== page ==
Class 1 is in most countries not commonly used in district heating substations.
The MID gives the instruction for
- measurement of residential use, it is allowed to take Class 3 meters.
- commercial and/or light industrial use, it is necessary to take at least a
Class 2 meter.
Flow sensors without electronic devices
To this group belong most of the traditional mechanical sensors such as turbine and Woltman
sensors. The flow signal is normally picked up by a reed switch where the lifetime can be limited
at low pulse values.
Flow sensors with electronic devices
To this group belong
some of the mechanical sensors that uses an electronic sensor to pick up the movement of
a rotating turbine or similar
the static sensors such as ultrasonic and others
A mechanical flow sensor using a direct sensing of the rotation turbine with a magnetic,
electronical or ultra-sound sensor provides a larger dynamic range and less influence of deposits
to the reliability.
The electronic part may be located in different areas depending on the specific design of each
manufacturer. Sensors with the electronics directly on the measuring pipe have the advantage
that the signal cables are very short and easy to protect against interference. The disadvantage of
this design is that the electronics are affected by the temperature of the liquid which can
sometimes be very high. This shortens the service life of the electronics.
In case the electronics is mounted at a distance from the measurement pipe the problem of signal
interference arises instead

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Design and metering principle


Turbine flow sensors
Turbine flow sensors can be used as volumetric parts for district heating, billing and allocation
applications. Turbine flow meters are also used for domestic hot water metering.
Turbine sensors consist of a body in which a turbine is in motion with an axis perpendicular to the
water flow.

Single jet flow sensors

Multe jet flow sensors

For district heating applications extra-dry meters are used. The measuring element through which
the water passes is hermetically sealed from the other parts of the meter to protect it against
corrosion and deposits. The transmission between the measuring part and the dry part of the flow
meter is commonly achieved by a magnetic coupling.
Woltman flow sensors
The Woltman meter contains a turbine whose axis is in line with the flow direction. The shaft or
shaft bearings are located by end supports inside suspended upstream and downstream
aerodynamic structures called diffusers, stators or simply cones. The flow thus passes through an
annular region occupied by the rotor blades. The blades, which are usually flat but may be slightly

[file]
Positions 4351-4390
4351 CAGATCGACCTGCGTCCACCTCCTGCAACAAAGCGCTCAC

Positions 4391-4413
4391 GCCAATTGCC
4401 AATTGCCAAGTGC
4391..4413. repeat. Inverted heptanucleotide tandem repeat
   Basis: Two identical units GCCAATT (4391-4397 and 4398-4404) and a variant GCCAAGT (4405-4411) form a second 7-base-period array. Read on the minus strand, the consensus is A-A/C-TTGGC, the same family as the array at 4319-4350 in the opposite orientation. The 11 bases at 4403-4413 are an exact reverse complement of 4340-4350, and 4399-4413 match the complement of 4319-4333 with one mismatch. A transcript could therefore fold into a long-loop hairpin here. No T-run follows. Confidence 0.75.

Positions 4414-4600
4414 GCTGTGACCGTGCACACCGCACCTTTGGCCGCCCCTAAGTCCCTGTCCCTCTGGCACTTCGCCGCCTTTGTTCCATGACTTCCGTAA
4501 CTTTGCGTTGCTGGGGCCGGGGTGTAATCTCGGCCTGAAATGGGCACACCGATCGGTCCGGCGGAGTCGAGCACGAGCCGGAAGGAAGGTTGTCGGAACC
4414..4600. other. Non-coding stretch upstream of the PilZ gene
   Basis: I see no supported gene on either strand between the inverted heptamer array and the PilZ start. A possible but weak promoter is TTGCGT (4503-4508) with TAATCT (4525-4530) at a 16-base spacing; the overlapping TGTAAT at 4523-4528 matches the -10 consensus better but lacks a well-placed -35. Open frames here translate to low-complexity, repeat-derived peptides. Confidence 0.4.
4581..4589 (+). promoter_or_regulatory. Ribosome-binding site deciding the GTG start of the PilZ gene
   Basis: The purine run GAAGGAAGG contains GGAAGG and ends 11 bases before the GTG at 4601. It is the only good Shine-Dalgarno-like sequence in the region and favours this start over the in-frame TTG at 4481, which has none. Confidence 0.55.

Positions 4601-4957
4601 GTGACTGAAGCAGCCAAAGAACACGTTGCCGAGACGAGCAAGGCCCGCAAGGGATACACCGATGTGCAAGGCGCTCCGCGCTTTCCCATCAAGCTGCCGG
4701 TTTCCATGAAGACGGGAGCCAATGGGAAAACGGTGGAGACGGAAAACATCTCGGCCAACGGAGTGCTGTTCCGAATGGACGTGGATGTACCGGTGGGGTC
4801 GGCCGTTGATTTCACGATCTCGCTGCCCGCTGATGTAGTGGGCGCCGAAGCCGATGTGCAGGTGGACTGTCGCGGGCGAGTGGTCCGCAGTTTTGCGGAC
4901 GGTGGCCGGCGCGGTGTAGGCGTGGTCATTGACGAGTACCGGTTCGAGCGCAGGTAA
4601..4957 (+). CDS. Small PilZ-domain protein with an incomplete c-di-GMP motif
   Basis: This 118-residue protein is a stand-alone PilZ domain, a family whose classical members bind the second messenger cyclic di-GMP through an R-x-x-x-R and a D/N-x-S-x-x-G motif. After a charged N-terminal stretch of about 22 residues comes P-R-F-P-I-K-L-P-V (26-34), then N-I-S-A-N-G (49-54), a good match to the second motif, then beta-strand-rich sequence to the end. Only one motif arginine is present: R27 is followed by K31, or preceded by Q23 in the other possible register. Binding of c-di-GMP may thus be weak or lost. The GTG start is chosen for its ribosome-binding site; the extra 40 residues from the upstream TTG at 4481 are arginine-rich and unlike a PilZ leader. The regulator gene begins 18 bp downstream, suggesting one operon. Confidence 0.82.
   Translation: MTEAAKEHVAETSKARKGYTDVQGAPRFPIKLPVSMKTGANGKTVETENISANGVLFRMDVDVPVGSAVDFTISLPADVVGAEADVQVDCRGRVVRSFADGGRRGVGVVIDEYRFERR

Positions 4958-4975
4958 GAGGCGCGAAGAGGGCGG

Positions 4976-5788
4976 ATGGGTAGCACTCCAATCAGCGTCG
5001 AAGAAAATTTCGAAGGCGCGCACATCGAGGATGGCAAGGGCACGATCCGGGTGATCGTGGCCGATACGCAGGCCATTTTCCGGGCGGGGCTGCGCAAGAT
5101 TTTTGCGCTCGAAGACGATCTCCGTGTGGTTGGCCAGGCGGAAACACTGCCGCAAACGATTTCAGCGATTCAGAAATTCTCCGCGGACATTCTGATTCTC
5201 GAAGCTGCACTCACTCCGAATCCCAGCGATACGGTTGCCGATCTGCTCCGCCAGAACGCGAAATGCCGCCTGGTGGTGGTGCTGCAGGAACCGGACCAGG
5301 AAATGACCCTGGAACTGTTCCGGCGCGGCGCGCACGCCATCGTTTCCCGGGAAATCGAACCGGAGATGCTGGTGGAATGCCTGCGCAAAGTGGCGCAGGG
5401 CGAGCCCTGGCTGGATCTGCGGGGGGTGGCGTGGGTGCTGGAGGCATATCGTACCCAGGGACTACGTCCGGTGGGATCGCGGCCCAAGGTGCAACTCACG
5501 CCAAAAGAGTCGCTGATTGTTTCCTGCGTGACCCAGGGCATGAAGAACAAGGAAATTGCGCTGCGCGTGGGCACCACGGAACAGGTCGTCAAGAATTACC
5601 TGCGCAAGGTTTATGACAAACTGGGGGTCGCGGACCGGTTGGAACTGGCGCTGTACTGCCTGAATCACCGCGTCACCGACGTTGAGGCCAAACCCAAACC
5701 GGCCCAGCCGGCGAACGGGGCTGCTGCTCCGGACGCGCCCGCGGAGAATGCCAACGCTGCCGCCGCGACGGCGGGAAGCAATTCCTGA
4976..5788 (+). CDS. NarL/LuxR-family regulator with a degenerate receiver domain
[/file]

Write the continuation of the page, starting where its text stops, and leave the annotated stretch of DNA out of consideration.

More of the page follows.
twisted, are inclined at an angle to the incident flow velocity and hence experience a torque which
drives the rotor. When the water flows, the turbine rotates and the number of rotations is
transmitted via gears to a counter.
For district heating applications only extra-dry versions for hot water with magnet coupling and as
vertical Woltman technology meter are used.

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Woltman flow sensor


Magnetic inductive flow sensor
The magnetic inductive sensor (Magmeter) is based on Faradays law, i.e. that a movement of a
conductor through a magnetic field induces a voltage which is proportional to the speed of the
conductor. In a flow sensor, the liquid is the conductor, and a certain conductivity is required in
the medium. The voltage is captured by two electrodes, amplified, and then used to calculate the
flow.
The inductive sensor is a very fast responding sensor and can in fact measure instantaneous
flows if the measurement is done continuously
The voltage (electromotive force, EMF) from the measuring pipe is very small and so an amplifier
is required.

Inductive flow sensor


Swing-jet flow sensor
The swing-jet-sensor has two sub channels in which the liquid will come into oscillation at a
frequency proportional to the flow in the main channel. This oscillation is then sensed with or
without help of mechanical moving parts and converted into appropriate signals for the calculator.

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Ultrasonic flow sensor


The working principle of the ultrasonic sensor is based on the fact that a sound wave is affected
in different ways if the wave moves upstream or downstream in the flow. This can be used to
measure the speed of the water flowing through the pipe. The ultrasound is generated and
detected by piezo-electric crystals which function both as transmitters and receivers.
Several different measurement principles are involved, such as Doppler frequency sensors,
frequency difference sensors and different types of transit time sensors.
In one variant the transmitter and the receiver crystals are located at each end of the
measurement tube, and a totally turbulent flow is generated at the inlet section of the sensor,
therefore flow disturbances in the pipe section in front of the meter do not influence the quality of
the measurement for this variant. Some types of sensors are influenced by the propagation speed
of the sound in the liquid, which is depending on the temperature and quality of the liquid. The
temperature dependency can be compensated by a temperature sensor